Stage 4: Thinking Online
Characteristics: Members who are persistently active in the community and in contributing to its success over time.  Enablement for increasing participation for the community's most active and engaged members. They are the problem-solvers and inventors of new discussions and contributions or uses for tools. They are also the most invested in the community based both on successful outcomes and well-established connections with other members.

Engagement resources: Leadership and governance opportunities; advisory board members; best practice award recipients; advanced member recognition incentives and rewards including site performance metrics; mentors.

At each stage, different tools and techniques can capture the member's attention and support or sustain their current activity, and encourage participation at the next level of involvement. The end state is a member who is active and very involved with the community, who visits regularly, makes useful contributions, collaborates widely, establishes multiple connections and offers help and guidance to other members. This member is a “model” participant, a mentor to others and, perhaps without realizing it, is a recognized leader within the community. No all member will progress through the cycles to stage 4.  Many will remain at stage 2 or stage 3 and that is OK - as with any group (online or offline)  not all members become community leaders. The goal is to create and increase opportunities for member engagement, and to help members succeed in their experience at every stage. 


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Join The Conversation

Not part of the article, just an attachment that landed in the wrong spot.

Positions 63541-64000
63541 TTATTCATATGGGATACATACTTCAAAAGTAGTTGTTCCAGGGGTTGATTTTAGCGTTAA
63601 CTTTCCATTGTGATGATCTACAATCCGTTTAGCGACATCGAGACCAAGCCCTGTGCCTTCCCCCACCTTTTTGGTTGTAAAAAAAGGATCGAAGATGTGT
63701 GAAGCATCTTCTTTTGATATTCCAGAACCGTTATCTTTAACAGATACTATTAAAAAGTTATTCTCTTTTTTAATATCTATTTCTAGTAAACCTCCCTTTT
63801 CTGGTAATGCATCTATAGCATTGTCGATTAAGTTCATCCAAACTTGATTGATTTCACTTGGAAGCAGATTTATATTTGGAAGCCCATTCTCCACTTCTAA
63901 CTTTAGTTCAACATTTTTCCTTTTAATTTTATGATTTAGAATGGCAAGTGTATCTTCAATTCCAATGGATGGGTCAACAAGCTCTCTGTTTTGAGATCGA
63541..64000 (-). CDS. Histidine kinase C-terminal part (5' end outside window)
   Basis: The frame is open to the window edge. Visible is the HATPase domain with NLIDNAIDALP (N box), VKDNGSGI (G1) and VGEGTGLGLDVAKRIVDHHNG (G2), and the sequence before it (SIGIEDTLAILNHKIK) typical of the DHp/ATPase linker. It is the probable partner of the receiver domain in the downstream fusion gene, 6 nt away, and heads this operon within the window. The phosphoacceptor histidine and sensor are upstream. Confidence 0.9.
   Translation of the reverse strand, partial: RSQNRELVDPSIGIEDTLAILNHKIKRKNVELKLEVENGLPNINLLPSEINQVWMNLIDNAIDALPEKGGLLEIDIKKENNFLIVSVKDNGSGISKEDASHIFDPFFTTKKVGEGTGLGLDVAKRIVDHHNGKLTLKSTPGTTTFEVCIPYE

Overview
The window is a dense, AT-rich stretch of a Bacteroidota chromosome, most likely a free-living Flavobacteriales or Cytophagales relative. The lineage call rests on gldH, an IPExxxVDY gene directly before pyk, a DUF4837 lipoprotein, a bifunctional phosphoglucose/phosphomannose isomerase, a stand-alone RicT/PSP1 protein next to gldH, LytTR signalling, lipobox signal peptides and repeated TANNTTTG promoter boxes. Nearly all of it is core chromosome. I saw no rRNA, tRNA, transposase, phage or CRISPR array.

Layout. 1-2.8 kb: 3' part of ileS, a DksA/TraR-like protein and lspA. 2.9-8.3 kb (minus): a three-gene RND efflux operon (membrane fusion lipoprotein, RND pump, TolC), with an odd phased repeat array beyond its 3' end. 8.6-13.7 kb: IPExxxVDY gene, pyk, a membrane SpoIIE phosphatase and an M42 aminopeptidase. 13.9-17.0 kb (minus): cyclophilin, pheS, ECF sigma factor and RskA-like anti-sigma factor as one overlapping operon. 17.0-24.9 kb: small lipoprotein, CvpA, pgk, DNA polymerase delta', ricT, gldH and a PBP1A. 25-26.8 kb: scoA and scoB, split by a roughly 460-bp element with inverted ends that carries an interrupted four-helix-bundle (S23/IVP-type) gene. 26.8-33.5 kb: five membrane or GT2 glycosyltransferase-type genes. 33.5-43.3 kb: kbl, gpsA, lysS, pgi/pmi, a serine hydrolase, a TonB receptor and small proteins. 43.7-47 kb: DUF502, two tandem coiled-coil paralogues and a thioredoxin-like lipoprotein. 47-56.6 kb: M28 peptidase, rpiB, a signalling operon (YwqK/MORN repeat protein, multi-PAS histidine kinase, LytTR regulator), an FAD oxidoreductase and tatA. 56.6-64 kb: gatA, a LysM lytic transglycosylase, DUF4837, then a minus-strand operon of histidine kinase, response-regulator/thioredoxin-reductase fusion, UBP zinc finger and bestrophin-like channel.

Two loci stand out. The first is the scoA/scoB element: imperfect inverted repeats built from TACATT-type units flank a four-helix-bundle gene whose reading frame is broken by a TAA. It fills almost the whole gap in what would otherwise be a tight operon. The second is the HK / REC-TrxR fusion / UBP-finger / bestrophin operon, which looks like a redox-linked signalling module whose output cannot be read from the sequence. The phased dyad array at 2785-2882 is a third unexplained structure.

• Vanessa DiMauro's picture
    Feb 23 Posted 5 years ago Vanessa DiMauro

    Peggy D,
    thanks for adding to the conversation.  Your point about the need for integrated marketing strategies is definitely spot on in my opinion.  A blend of traditional and social media efforts tend to be the most effective. With many of my consulting clients who have exclusive or gated communities that cater to executives we often use traditional member acquisition programs to help raise awareness about the online community offering.  No matter how digital we all get, there is nothing quite like a real personal invitation issued on fine letterhead!

    There is a great conversation going on within the SocialMediaToday LinkedIN group that my friend Jack Greene launched recently.  He asked a seemingly simple question regarding the relationship between traditional and social media marketing- can they co-exist and the discussion topic exploded!  He is currently writing up the findings and a report is coming soon.

  • Peggy Dau's picture
    Feb 22 Posted 5 years ago margaretd

    Great thoughts Vanessa, especially relevant for companies still figuring out their integrated marketing strategies.  I still believe the successful strategy is a blend the incorporates social networking platforms with "traditional" markething methods.  In all cases, understanding your audience and how they will engage, is critical :-)

     

  • Feb 18 Posted 5 years ago TrishRubin Very fine post, Vanessa. As I write my book about using branding in public education, I am looking at social networking as a powerful force. Many educational managers are afraid of building it, but my feelings about engagement have been affirmed and informed by your thinking!
  • Vanessa DiMauro's picture
    Feb 18 Posted 5 years ago Vanessa DiMauro

    Thanks Chris for your addition to the 4th stage - yes- the scale issue and "train-the-trainer" models are important so that the community can start to take on  self-fulfillment. 

    What engagement tactics have others found to be useful to draw people into their community?